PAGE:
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Meteorite Mountain Stats:
- 54º sustained for 2,800’ vertical
- Spine has sections of 60º with high exposure
- Vertical: 3,000’ sheer, 54-57 degrees N/NE Ramp
- Aspect: North/Northeast
- Access: Close proximity to Valdez, Alaska, USA
- Trip Log: 12:04.54, 1 run, 7620’ Descent, 7440’ Ascent,
6569’ High Point, 17’ Low Point
If you’ve ever been to Valdez Alaska, or watched some early TGR films, you are certain to recognize Meteorite Mountain. First Climbed in 1984 by John Weiland and then skied for the first time during the mid 1990’s by Kirk Jensen and Eric Pehota (N/NE Ramp). This iconic Chugach test piece has a sustained 54 degree pitch for 2800 vertical feet with a 57+ degree roller off the summit. This peak was literally struck by a meteorite in 1927, creating the ‘razor’ sharp spine that defines the prominent NE ramp.
On April 11th, 2014, 6 Athletes set off on a ‘quest’. A quest not only for redemption, but also a quest to push themselves on this bucket list line. Meteorite Mountain rises 6565’ above the valley floor – a daunting objective in the land of daunting objectives.
The team embarked from the road, (17’ above sea level) at 1:30am They quickly pounded out a six mile slog to the base of the climb. At 3:00am skins were fixed and the skin track began to wind uphill. After a few scratchy kick-turns and negotiating a no fall zone it quickly became apparent that crampons were needed to safely gain the glacial moraine. Transitions like this can significantly slow your pace and mentally cause one to wonder what they are doing at 3:30am at the toe of a giant, dark glacier. By 5:00am the team had only reached an elevation of 2500 feet. The predefined goal of reaching the summit by 9:30 seemed like a far cry from reality. By 6:00am, the team hit the glacier and quickly transitioned back to skins to make up time lost in the dark negotiating the refrozen chunder of the lower glacial elevations.
By 6:30am, the emotions of the group started to swell. They had been traveling for 5 ½ hours at a fast and furious pace. For some in the group this was their warm-up to the Chugach after only arriving in Valdez 2-days prior. For others, this was their first time traveling with the Dynafit team. Jamie Laidlaw (an accomplished big mountain skier with extensive Himalayan experience), Donny Roth (AMGA ski guide) and Marshall Thomson (US National Ski Mountaineering Champion) set the pace. New to the team was Cody Barnhill, a professional freeskier with a knack for building skis. The team also included Andrew Whiteford, who began to battle nausea and fatigue around the 5 ½ hour mark. Additionally, expedition leader and Dynafit Communications Manger, Eric Henderson was battling his own demons. In 2009, Henderson took a life changing fall on the NE ramp of Meteorite that quickly ended his professional ski guiding career. Now, five years after the back-breaking fall, he was back in Alaska, climbing the monster face with a new team and a fresh perspective on life.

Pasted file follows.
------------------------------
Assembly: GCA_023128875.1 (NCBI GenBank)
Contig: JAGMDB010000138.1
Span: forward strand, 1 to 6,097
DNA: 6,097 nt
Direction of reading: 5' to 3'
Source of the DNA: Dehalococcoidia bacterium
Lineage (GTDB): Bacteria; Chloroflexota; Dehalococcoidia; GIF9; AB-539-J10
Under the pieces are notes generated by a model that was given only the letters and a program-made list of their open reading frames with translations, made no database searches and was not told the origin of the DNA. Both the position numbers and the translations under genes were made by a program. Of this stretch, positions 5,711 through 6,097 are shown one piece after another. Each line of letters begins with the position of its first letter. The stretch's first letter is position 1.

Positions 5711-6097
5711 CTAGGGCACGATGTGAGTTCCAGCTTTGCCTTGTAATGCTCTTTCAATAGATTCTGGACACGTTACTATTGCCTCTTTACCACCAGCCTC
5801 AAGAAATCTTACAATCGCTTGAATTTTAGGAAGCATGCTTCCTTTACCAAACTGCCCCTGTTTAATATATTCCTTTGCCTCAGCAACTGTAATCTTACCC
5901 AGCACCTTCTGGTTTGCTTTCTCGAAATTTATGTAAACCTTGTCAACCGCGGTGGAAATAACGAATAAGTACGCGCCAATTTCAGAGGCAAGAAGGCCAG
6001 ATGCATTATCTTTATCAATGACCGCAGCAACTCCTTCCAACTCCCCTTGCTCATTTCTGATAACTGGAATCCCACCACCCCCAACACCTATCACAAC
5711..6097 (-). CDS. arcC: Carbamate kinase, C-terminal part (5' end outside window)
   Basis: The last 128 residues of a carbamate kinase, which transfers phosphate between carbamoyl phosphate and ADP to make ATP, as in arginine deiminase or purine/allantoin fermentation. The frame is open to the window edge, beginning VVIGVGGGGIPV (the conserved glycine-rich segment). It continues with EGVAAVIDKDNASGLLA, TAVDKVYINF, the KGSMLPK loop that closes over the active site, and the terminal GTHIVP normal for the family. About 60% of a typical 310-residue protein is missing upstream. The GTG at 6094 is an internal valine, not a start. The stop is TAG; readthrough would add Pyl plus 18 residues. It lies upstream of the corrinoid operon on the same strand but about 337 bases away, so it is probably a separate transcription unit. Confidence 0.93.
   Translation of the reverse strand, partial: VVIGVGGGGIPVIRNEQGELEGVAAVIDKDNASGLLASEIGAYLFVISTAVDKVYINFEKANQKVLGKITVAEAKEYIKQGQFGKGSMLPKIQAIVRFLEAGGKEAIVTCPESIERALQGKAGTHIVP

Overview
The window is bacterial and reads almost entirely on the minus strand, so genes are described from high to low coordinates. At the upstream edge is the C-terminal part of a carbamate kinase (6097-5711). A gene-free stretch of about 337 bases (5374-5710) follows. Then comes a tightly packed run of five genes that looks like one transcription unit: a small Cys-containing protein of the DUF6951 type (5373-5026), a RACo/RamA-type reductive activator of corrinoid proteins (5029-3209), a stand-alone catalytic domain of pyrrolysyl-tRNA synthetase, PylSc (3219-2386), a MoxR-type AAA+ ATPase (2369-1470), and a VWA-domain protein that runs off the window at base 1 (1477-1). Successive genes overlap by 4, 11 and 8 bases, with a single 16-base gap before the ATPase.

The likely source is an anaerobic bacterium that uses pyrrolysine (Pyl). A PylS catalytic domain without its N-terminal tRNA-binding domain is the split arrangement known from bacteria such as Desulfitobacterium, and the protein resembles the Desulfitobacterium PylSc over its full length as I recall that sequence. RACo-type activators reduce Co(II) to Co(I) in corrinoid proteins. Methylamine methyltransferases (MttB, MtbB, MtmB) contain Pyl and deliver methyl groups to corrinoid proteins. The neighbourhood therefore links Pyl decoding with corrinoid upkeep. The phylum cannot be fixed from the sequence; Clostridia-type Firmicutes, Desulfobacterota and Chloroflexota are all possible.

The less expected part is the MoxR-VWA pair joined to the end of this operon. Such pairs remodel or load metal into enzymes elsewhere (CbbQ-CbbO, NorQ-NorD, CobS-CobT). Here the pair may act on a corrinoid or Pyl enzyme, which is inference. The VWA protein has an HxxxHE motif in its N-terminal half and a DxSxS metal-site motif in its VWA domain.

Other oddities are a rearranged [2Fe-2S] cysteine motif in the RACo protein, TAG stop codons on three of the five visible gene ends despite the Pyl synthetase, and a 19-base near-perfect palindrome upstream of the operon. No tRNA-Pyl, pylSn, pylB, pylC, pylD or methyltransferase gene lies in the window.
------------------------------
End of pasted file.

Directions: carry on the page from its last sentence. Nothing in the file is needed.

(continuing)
Upon reaching the bergschrund at the base of the immense face, it was determined that Laidlaw, Roth, Thomson and Henderson would continue upwards, with other group members remaining on the glacier in a support capacity. The group quickly strapped skis to packs and donned crampons as the ominous face loomed above. It became apparent that Laidlaw was very comfortable pushing his body in these conditions. Laidlaw broke trail for the next two hours, pulling the team to the summit. In typical fashion, and only 200’ short of the summit, Laidlaw offered other group members the chance to break trail to the summit. They respectfully declined.
The group of four reached the summit at 9:15am, immediately enjoying a fine view of the sleepy Port of Valdez. After a quick ceremony and multiple high-fives, the descent became an imminent  reality – 2800’ vertical at 54-57 degrees. Conditions during the descent were highly variable, ranging from firm glacier neve to boot top powder.
The Dynafit team descended safely within 45 minutes and reunited below the bergschrund where they attached crampons three and a half hours prior. More high fives ensued. The team dealt with the remaining 3500’+ vertical and was sipping tequila by 2pm.
The success of this trip is only partially gauged by the end result – climbing and skiing a massive objective in pure style. That’s only part of the story. Traditionally, North American athletes have always partnered with others to tackle big lines around the world. This was the first time that a true North American team ski objective was planned and executed.
Henderson returned to Boulder on 4/16, while other group members remained in Valdez, planning for their next goal – Dimond Peak. “Dimond was named for the first federal magistrate in Alaska, which is why it is spelled Dimond not Diamond. Dimond was Doug Coombs’ patron mountain, and he skied it like no other.” – Late, Theo Meiners, president and owner, Alaska Rendezvous Lodge and Heli-Guides.
Laidlaw unfortunately sustained a back injury in a crash on 4/16 and returned to his wife and family on 4/19. Barnhill, Roth and Thomson pulled off a successful ski descent of the West face of Dimond Peak on 4/19; the first climb and descent of this peak during the 2013/14 winter season.